What is a Reverse Mortgage Loan?
It is a loan for homeowners 62 years or older who wish to convert a part of their home equity into readily usable cash.
Unlike conventional loans where a borrower pays a lender for the loan principal and interest monthly, it is the lender that pays the borrower. Thus, it is called a reverse mortgage.
When does the borrower pay for the loan?
Borrower’s payment begins in the event that the borrower decides to sell or move out of the home, or when the borrower dies.
Is there an existing government-insured reverse mortgage?
Yes. The only Federal Government-insured reverse mortgage is the Home Equity Conversion Mortgage (HECM). This is offered by FHA-approved lenders.
What are the qualifications of an FHA-approved reverse mortgage?
- The homeowner shall be 62 years old or older at the time the loan is closed.
- The home must be the primary residence of the borrower. A secondary or investment home is not qualified in this case.
- The home must be owned outright or has been paid down considerably.
- The home should be a single-family or has 2-4 units with one occupied by the borrower.
- The borrower needs to undergo an approved counseling course at the beginning of the loan process.
- Last March of 2015, a financial assessment was added as part of the new guidelines for reverse mortgage. This will determine if you have the financial capacity to pay for property taxes and insurance over the life of the loan.
Is there anything that the borrower needs to pay to keep the loan current?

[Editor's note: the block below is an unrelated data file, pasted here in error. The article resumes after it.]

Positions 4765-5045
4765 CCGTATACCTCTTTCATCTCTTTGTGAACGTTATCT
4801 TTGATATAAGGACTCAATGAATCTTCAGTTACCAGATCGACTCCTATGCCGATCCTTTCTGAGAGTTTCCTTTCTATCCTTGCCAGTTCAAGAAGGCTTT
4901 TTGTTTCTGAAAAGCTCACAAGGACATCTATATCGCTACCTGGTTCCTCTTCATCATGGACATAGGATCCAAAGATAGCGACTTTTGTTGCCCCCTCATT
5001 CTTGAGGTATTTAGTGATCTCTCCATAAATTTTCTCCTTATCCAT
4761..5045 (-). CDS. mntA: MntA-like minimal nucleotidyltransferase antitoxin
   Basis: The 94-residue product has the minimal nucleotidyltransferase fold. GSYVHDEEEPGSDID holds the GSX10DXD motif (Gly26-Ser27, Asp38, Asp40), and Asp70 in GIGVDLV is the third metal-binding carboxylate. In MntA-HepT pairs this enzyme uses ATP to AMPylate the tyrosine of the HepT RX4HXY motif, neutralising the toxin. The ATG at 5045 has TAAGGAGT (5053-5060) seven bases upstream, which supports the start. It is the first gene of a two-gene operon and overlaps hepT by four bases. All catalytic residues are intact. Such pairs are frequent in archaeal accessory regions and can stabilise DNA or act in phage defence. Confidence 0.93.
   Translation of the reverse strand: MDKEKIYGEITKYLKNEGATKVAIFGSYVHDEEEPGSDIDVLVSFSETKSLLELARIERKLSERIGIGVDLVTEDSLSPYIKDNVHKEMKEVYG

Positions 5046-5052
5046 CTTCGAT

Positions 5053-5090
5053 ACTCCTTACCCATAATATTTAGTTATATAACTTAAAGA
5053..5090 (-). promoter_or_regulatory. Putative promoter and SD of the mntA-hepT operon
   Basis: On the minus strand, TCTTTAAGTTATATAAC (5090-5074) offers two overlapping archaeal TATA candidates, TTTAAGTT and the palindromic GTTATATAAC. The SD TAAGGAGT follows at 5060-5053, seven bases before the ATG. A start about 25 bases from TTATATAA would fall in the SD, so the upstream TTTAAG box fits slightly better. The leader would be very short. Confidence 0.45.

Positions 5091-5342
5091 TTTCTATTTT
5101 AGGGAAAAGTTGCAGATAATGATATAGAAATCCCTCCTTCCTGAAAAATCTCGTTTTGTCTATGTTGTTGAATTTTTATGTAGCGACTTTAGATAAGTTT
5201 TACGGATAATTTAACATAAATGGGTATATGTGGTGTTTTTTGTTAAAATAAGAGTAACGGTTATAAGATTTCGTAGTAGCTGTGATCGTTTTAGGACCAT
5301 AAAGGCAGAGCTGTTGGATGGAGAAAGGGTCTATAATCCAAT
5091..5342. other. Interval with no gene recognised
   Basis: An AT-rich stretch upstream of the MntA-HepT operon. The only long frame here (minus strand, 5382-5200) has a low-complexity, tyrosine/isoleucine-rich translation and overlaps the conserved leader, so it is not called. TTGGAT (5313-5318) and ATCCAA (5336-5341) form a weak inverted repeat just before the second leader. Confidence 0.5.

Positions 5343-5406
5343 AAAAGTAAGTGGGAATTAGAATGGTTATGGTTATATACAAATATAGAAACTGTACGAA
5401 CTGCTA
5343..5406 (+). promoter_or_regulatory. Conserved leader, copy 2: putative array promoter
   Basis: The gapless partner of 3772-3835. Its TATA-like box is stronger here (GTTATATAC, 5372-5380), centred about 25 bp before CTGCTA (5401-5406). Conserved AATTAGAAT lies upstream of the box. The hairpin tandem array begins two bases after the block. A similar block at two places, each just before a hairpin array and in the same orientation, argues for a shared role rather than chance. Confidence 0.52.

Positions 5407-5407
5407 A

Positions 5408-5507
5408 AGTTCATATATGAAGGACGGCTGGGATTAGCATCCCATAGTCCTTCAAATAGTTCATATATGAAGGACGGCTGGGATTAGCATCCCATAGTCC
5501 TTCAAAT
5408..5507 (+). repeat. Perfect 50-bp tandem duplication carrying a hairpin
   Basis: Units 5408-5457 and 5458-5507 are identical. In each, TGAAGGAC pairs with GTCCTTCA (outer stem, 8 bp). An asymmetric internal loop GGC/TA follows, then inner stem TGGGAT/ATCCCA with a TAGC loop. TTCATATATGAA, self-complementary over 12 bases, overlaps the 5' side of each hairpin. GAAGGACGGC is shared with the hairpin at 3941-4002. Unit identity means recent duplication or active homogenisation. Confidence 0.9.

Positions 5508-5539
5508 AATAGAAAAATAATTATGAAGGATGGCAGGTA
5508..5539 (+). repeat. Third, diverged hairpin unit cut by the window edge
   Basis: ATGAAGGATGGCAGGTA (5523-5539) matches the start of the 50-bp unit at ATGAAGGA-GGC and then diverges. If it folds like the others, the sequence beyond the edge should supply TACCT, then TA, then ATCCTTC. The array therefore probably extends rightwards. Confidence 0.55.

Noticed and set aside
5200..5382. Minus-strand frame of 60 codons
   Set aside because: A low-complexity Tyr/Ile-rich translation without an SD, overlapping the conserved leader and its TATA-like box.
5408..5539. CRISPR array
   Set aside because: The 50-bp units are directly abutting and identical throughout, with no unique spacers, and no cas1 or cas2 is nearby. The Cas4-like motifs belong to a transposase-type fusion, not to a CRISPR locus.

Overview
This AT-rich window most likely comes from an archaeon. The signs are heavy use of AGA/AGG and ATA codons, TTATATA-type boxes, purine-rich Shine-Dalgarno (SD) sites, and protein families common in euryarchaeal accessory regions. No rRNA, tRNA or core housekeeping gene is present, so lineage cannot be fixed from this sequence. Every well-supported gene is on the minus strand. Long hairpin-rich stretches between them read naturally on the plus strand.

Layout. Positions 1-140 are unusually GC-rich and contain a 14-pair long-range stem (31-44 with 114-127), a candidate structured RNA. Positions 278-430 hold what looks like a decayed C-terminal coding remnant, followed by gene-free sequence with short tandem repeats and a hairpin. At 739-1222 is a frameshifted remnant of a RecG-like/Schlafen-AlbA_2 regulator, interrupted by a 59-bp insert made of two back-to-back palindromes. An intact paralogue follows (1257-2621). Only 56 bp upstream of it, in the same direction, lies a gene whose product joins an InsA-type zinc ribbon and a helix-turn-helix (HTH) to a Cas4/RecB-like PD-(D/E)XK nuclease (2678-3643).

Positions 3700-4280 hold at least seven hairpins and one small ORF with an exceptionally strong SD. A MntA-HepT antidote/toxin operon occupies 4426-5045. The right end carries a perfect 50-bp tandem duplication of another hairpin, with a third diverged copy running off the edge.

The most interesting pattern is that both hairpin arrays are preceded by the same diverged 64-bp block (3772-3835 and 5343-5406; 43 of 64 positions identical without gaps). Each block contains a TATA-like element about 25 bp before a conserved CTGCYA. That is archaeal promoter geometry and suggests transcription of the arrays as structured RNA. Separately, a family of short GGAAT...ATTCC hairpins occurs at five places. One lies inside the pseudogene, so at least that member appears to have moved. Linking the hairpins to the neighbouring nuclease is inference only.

The only responsibility a borrower has is keeping him/herself current on property/real estate taxes, homeowner insurance, utilities and other hazard and flood insurance. It’s also essential that the homeowner maintains the home in a reasonable state.
Why is there a need for a Reverse Mortgage Counseling Course?
The FHA requires prospective borrowers to undergo a counseling course from an approved counselor. This way, the borrower can discuss with an approved professional concerning the pros and cons of a reverse mortgage loan, how things work in a reverse mortgage loan, its cost and tax implications among others.
The goal is to protect and educate the homeowner and to help him/her decide whether a reverse mortgage is best or otherwise.
What is assessed in a Financial assessment?
Basically, there are two areas that FHA checks in a financial assessment:
- Residual Income – FHA needs to make sure that the borrower has enough money left after paying for expected monthly expenses.
- Credit – Satisfactory credit increases chances for loan approval. If credit is not as blemish-free, the borrower must explain that the case qualifies as an “extenuating circumstance” for the lender to consider approving the loan.
Does the borrower pay for a reverse mortgage counseling fee?
You can receive counseling for free or at a low cost before the loan process begins. You can look for a local HECM counseling professional through the official FHA website.
What is a “set-aside” fund?
A set-aside fund can arise from two circumstances:
- When the borrower voluntarily “sets aside” a certain amount from the loan fund to use for future charges.
- If the lender determines, after a financial assessment, that the borrower will not be able to keep up with the real estate/property taxes and other insurance for the life of the loan.
In the case of the latter, the lender will be authorized to set aside funds which will then be used in the unlikely event that charges and payments aren’t paid in the future.